Need help matching a mattern using grep/egrep in bash scripting

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I am trying to match all characters of given string but those characters should match in the order as given to the bash script.

while [[ $# -gt 0 ]]; do
  case $1 in
       -i)
    arg=$2
    egrep "*[$arg]*" words.txt 
    shift ;;
  esac
  shift
done

$ sh match_the_pattern.sh -i aei words.txt

Should return words like

abstentious
adventitious
sacrilegiousness

If you notice, first a is matched then e and then i, all of them are in order. Plus, the whole word is matched and filtered.

Change this:

arg=$2
egrep "*[$arg]*" words.txt

to this:

arg=$(sed 's/./.*[&]/g' <<< "$2")
grep "$arg" words.txt

If that's not all you need then edit your question to clarify your requirements and provide more truly representative sample input/output.

Using grep (and egrep) with Regular Expressions – Linux Hint, This tutorial describes how to use both grep (and egrep) to find text in files, in their The utilities allow the user to search text files for lines that match a regular characters to allow pattern matching within utilities such as grep, vim and sed. He still delivers courses, in fundamentals, shell scripting and administration, using� Note, that you can both find the lines in a file that match multiple patterns in the exact order or in the any order. Use one of the following commands to find and print all the lines of a file, that match multiple patterns. Using grep command (exact order): $ grep -E 'PATTERN1.*PATTERN2' FILE. Using grep command (any order):

You may use getopts with some bash parameter substitution to construct the query string.

#!/bin/bash
while getopts 'i:' choice
do
  case "${choice}" in
    i)
     length=${#OPTARG}
     for((count=0;count<length;count++))
     do
      if [ $count -eq 0 ]
      then 
       pattern="${pattern}.*${OPTARG:count:1}.*"
      else
       pattern="${pattern}${OPTARG:count:1}.*"
      fi
     done
    ;;    
  esac
done
# The remaining parameter should be our filename
shift $(($OPTIND - 1))
filename="$1"
# Some error checking based on the parsed values
# Ideally user input should not be trusted, so a security check should
# also be done,omitting that for brevity.
if [ -z "$pattern" ] || [ -z "$filename" ]
then
 echo "-i is must. Also, filename cannot be empty"
 echo "Run the script like ./scriptname -i 'value' -- filename"
else
 grep -i "${pattern}" "$filename"
fi

Refer this to know more on parameter substitution and this for getopts.

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Your regex is matching 'a' or 'e' or 'i' because they are in a character set ([]). I think the regular expression you are looking for is

a+.*e+.*i+.*

which matches 'a' one or more times, then anything, then 'e' one or more times, then anything, then 'i' one or more times.

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Grep OR - Grep AND - Grep NOT, GREP NOT: print the lines, that do not match a pattern (negative matching). and awk are the most common Linux command line tools for parsing files. patterns with the OR , AND , NOT operators, using grep , egrep , sed Bash one liner for the true Linux admins! Try 'grep –help' for more information. Hi all! Thanks for taking the time to view this! I want to grep out all lines of a file that starts with pattern 1 but also does not match with the second pattern. Example: Drink a soda Eat a banana Eat multiple bananas Drink an apple juice Eat an apple Eat multiple apples I (8 Replies)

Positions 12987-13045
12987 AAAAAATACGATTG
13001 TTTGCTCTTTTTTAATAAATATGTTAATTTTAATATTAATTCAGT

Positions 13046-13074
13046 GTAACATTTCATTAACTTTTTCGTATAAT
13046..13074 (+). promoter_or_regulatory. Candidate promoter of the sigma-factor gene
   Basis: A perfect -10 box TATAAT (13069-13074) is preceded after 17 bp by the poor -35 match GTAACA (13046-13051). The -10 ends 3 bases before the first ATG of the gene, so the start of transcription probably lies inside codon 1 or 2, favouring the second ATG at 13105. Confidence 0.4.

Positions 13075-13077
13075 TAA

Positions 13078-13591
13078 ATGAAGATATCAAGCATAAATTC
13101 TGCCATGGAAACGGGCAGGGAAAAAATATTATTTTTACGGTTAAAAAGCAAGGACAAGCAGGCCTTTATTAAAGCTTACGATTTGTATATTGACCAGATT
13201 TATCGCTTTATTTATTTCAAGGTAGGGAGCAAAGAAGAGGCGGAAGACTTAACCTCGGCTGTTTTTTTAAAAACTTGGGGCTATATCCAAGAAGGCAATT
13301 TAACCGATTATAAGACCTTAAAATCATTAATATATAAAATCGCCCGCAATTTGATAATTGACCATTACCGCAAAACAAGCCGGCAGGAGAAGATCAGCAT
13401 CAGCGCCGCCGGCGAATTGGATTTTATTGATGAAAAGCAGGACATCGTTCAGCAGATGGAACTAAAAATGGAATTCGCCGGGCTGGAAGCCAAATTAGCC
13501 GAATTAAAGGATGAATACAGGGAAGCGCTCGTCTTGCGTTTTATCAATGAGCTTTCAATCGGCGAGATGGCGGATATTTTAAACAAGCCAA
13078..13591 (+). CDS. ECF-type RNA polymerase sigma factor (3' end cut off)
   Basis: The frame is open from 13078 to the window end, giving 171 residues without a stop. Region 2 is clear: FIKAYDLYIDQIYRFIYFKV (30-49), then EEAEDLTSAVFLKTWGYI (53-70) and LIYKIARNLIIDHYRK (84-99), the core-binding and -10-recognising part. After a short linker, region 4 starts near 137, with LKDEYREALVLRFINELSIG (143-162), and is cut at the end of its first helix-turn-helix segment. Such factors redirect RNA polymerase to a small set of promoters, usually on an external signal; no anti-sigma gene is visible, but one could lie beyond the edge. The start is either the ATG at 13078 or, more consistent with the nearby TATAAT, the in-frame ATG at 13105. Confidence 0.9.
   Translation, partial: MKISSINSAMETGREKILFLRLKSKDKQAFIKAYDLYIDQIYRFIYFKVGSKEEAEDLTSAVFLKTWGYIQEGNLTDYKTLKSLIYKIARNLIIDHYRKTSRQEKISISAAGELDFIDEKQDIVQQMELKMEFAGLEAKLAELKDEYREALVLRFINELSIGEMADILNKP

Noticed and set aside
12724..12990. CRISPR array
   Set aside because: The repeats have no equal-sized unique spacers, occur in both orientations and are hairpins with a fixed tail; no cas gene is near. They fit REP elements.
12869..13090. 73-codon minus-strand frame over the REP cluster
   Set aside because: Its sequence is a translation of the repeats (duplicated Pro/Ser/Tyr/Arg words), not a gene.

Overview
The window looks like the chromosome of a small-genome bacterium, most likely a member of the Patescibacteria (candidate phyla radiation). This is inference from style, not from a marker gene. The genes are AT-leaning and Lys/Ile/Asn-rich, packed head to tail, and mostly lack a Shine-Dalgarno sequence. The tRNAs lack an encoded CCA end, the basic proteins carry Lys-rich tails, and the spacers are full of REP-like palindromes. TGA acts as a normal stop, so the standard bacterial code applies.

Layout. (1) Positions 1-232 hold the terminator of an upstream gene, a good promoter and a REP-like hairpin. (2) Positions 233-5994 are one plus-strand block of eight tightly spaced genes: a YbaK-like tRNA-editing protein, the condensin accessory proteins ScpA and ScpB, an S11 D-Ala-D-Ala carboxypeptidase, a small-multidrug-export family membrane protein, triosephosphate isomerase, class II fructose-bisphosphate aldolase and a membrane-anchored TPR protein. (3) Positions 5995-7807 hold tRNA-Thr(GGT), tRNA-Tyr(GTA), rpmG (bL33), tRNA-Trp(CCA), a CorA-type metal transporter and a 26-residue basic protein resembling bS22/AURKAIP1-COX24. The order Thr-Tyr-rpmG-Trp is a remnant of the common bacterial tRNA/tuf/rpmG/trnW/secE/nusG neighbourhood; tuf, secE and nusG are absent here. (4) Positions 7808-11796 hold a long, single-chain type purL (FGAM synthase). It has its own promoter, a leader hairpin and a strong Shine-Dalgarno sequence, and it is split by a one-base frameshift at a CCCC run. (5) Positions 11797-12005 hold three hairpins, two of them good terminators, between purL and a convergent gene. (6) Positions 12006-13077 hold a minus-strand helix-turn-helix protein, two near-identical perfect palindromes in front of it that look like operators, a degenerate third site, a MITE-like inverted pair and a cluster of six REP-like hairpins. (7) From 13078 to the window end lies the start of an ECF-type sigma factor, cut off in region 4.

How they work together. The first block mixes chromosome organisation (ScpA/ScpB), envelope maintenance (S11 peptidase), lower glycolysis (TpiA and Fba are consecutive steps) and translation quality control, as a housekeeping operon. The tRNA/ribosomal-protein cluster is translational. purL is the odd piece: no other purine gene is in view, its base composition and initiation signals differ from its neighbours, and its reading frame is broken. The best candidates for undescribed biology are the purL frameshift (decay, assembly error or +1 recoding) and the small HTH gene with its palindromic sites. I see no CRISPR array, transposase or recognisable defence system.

grep(1): print lines matching pattern, grep, egrep, fgrep - print lines matching a pattern --help. Print a usage message briefly summarizing these command-line options and the -c, --count: Suppress normal output; instead print a count of matching lines for each input file. Portable shell scripts should avoid both -q and -s and should redirect standard and� I'm new to egrep. What pattern could I use to find all lines that match this pattern: <beginning of line><any amount of whitespace>sub<space>. I want it to return the entire line. (I'm trying to generate a list of all Perl sub definitions in a list of Perl modules.) Thanks for your help! (7 Replies)

egrep command in Linux with examples, Options: Most of the options for this command are same as grep. -c: Used to counts and prints the number of lines that matched the pattern and� When you want do find out how many lines that does not match the pattern $ grep -v -c this demo_file 4 12. Display only the file names which matches the given pattern using grep -l. If you want the grep to show out only the file names which matched the given pattern, use the -l (lower-case L) option.

Comments
  • You could probably do grep "$arg" "$3" if the command is sh script.sh -i aei words.txt.
  • Yes, there are several other "opportunities" for improvement in the OPs script :-).
  • Your solution is quite good, although putting a static "words.txt" in the grep seems redundant since it appears he already includes it as an argument in his command, that's really all I was pointing out. Cheers!
  • I completely understand, but I'm just showing the OP how to do what she specifically asked about and keeping the changes from her script minimal so what she needs to do for that specific problem is as clear as possible rather thatn muddying it with other unrelated changes. The point in my comment is just that there are several other things that could also be improved on in her script, including the hard-coded file name.
  • Yep, understandable; I'm really not one of those people that expects someone answering a question to rewrite the persons entire script either, it's a nice simple solution either way (upvoted earlier).
  • Clearly the op need to construct such a pattern given the argument to the -i parameter which forms the core of the problem.